We partnered with Penn State Project ECHO at the right time, as they had launched a COVID-19 ECHO series on March 20 to inform health care providers and administrators of the latest best practices in emergency preparedness and patient treatment of COVID-19. Through this series of 1-hour webinars, participants presented patient and clinic or hospital system cases to academic expert teams who mentor them on patient care and systems quality improvement. These case-based discussions were supplemented with brief didactic presentations to improve content knowledge and share evidence-based best practices for dealing with COVID-19. Project ECHO is not telemedicine where expert specialists assume the care of the patient, but instead is “telementoring.” Registered participants received the sessions via real-time, interactive videoconferencing by using Zoom (https://zoom.us; Zoom Video Communications, Inc), a user-friendly, Health Insurance Portability and Accountability Act (HIPAA)–compliant, cloud-based software application offered at no cost to them. Zoom has numerous benefits, including the ability to run on lower-speed internet connections. Participants easily connected to sessions by using a PC or Mac computer, laptop computer, tablet, or smartphone with or without a camera.
By using this existing infrastructure, we conducted the first Spanish-language community-facing COVID-19 ECHO series for the Hispanic community on April 2. This first session was “Preparing your household for COVID-19” and it was well attended through Zoom with concurrent transmission via Facebook Live (Table). While our bilingual CHW continued communicating with Hispanic community leaders daily, she assessed the evolving needs of Hispanic people in Lebanon and Reading with regard to COVID-19. Knowing our community needs, we planned and delivered Spanish-language sessions on diabetes management, mental health resources for families, and how to keep children physically active and eating healthily during COVID-19 times. We partnered with bilingual health care providers and public health scientists with expertise on these topics to deliver the sessions in Spanish. Additional sessions are being scheduled for upcoming weeks (eg, the role of CHWs in COVID-19 responses).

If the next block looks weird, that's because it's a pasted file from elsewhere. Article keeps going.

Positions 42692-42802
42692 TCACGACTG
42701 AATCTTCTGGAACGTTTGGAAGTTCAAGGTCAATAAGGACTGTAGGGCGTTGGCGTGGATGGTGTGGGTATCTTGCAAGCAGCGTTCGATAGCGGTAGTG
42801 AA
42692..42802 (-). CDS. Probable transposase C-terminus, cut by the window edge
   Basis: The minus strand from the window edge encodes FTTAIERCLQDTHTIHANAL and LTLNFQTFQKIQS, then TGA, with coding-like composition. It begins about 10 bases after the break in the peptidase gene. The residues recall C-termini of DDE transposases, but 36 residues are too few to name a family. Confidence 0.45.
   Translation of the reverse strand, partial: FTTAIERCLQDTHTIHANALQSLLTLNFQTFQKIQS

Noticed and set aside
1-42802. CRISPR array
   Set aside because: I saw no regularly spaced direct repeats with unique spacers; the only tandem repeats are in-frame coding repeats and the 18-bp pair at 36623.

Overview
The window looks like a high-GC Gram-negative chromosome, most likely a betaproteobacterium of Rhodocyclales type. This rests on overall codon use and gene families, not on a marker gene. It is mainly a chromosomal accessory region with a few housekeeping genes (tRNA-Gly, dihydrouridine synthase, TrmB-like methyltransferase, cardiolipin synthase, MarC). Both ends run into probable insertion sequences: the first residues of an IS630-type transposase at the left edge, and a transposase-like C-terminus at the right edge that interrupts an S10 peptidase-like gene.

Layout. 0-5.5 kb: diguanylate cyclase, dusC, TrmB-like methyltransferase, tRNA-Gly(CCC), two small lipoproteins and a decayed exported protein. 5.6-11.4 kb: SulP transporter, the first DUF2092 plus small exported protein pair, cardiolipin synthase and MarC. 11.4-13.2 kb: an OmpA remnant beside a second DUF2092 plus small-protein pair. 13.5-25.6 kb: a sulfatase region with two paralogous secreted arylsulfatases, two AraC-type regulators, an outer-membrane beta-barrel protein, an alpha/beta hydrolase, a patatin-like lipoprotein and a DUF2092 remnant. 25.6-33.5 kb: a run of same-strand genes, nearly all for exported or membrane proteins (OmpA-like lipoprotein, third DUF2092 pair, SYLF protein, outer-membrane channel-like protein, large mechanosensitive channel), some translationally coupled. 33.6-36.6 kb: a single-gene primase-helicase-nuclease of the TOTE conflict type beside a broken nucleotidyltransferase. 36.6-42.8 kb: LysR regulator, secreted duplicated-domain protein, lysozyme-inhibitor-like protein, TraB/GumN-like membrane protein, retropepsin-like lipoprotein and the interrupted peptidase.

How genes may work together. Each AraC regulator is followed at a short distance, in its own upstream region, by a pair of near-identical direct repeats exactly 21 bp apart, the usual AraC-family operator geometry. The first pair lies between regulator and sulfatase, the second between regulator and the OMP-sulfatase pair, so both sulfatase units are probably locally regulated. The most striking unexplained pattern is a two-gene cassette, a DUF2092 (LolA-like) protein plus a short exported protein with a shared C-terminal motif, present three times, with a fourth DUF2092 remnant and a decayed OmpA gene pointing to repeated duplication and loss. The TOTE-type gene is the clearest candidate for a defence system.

A key feature of our community-facing COVID-19 ECHO series was the opportunity for community members to actively participate in discussions about situations or challenges they have faced. Before each session, our CHW assessed questions or concerns from the community, so speakers used that information to craft their presentations and discuss those real-world scenarios as de-identified cases. These local cases served to reinforce the didactic portion of the webinar. Because we used an “all teach, all learn” approach, community members were free to ask questions and participate in discussions at any time during the session. Participants had the option to write questions in the chat box or use the raise hand feature to indicate that they had a question or comment to share with all participants. We also instructed the presenters to set aside the last 10 to15 minutes of the session to allow questions from the public. Because these community-facing sessions were delivered in Spanish, all questions were raised and responded to in the same language. Most of the participants’ comments were requests for educational materials in Spanish to be distributed in their communities.
After each session, we made available to the general public the video recordings through the Penn State Project ECHO’s YouTube channel (https://bit.ly/COVID_Spanish; YouTube, LLC). Presentation slides and other resources (eg, information sheets from CDC, public service announcements [PSAs] developed by Better Together REACH ) discussed in the sessions were also sent to participants via email or shared through access to a dedicated online shared folder. The success of our community-facing COVID-19 ECHO series motivated other collaborators to launch a Nepali-language series to reach the growing Nepali Bhutanese community that has found refuge in Pennsylvania. Our Better Together REACH team also supported the COVID-19 ECHO series for health care providers and administrators by organizing and presenting sessions about maternity health and breastfeeding and how to reach minority populations during the pandemic.